To simplify the billing of energy used through the charger, you might think that connecting a private EV charger to the owner’s private electricity meter might be the way to go. This might be a viable approach to EV charging for the first few owners, however, is not a long-term plan that the Strata Committee can follow due to the previously mentioned load constraints.
For this reason, it is recommended that the connection of EV chargers to private meters be avoided. This will set a troublesome precedent at the building and any EV chargers connected in this way will likely need to be reconnected to a centralised EV charging system as EV uptake at the building grows.
Connection to Carpark Distribution Boards
Most buildings will already have distribution boards providing power throughout the carpark. These DBs are also a potential connection point for private EV chargers. This option is also very limited as these DBs very rarely have much spare power and space for new circuits to be installed. Nevertheless, provided a thorough power analysis is performed at the building and on the carpark distribution boards, these DBs could be used as an interim measure to provide short-term EV charging access.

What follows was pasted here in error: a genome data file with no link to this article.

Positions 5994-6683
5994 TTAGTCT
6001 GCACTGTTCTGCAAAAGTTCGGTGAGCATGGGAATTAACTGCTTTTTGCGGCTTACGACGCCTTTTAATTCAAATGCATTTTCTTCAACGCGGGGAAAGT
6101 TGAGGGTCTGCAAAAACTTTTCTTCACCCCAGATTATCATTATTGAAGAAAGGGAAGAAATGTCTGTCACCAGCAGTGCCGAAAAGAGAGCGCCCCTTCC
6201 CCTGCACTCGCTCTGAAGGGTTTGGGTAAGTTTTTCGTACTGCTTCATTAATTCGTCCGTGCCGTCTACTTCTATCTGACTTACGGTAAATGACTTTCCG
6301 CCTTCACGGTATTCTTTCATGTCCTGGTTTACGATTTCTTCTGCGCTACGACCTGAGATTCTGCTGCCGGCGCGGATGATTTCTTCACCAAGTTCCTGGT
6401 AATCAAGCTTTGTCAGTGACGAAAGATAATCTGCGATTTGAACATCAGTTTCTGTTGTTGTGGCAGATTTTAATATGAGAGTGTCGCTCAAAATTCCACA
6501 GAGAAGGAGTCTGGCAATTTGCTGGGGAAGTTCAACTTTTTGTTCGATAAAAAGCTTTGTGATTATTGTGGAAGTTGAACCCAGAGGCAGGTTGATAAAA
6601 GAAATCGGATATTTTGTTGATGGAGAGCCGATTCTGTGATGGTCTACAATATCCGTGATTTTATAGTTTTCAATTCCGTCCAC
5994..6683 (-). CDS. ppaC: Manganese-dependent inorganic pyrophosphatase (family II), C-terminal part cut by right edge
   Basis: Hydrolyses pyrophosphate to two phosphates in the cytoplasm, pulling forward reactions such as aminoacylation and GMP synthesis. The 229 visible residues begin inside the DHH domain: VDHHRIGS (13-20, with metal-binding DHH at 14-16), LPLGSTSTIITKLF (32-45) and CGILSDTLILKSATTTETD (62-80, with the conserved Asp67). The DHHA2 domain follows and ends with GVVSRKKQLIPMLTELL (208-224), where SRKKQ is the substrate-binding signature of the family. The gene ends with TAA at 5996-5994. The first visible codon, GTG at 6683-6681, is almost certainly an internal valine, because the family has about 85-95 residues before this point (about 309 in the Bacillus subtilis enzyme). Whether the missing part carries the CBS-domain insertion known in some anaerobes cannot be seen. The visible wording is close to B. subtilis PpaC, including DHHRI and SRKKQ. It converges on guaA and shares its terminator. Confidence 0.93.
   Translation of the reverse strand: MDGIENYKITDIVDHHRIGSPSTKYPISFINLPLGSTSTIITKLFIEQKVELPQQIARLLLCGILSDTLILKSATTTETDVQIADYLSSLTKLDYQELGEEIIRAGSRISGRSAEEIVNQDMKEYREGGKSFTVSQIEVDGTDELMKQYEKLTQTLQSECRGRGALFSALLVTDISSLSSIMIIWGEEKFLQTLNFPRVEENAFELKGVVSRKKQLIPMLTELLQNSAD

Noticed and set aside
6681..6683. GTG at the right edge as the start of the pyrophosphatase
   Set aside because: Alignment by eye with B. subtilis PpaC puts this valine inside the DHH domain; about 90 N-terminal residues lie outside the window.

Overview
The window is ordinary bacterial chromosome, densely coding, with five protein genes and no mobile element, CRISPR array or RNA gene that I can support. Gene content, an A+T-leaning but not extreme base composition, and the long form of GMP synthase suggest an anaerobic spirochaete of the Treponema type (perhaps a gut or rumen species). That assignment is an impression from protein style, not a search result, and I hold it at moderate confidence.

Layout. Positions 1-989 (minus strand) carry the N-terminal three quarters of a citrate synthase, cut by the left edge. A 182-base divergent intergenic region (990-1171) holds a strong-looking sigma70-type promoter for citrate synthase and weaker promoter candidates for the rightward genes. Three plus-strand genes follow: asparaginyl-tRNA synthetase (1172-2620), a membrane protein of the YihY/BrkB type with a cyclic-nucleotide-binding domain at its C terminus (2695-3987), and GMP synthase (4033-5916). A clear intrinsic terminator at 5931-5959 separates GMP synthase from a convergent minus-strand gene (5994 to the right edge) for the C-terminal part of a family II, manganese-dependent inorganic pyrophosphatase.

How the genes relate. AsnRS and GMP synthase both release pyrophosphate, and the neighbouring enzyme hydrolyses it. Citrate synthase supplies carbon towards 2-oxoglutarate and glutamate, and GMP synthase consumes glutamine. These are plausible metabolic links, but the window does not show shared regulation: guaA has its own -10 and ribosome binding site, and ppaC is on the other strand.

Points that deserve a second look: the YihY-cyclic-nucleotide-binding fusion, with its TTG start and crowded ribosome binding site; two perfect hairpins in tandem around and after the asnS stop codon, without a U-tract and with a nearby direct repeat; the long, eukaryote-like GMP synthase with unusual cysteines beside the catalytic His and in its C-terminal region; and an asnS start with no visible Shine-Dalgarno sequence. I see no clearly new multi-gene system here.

This allows a very hands-off approach by the Strata Committee; the EV owner can simply pay for the installation of an EV charger from the carpark DB to their car space. The Strata Committee simply must approve the works to occur on common property. It is critical that the EV owner installs a smart charger that can be integrated with a billing software otherwise the Strata Committee won’t have a method of recovering the energy costs through the carpark DB.
Connection to a Dedicated EV Backbone
Installation of shared use chargers, connection to private meters or connection to carpark DBs all offer viable EV charging solutions in residential strata buildings, however none offer a truly scalable and holistic solution that will cater for the accelerating uptake of EVs in the country.
The most effective way to cater for EVs in your building is to install a dedicated EV backbone; this is new infrastructure in the carpark that creates equal and easy access to EV charging for all car spaces. Typically, the components of an EV Backbone are:
New dedicated EV charging distribution boards
New communications racks
New power and communications cable tray
A load management system
A billing software
The installation of this infrastructure is considered a building upgrade that benefits all owners, and so it should be the responsibility of the Strata Committee to raise budget and fund such a project.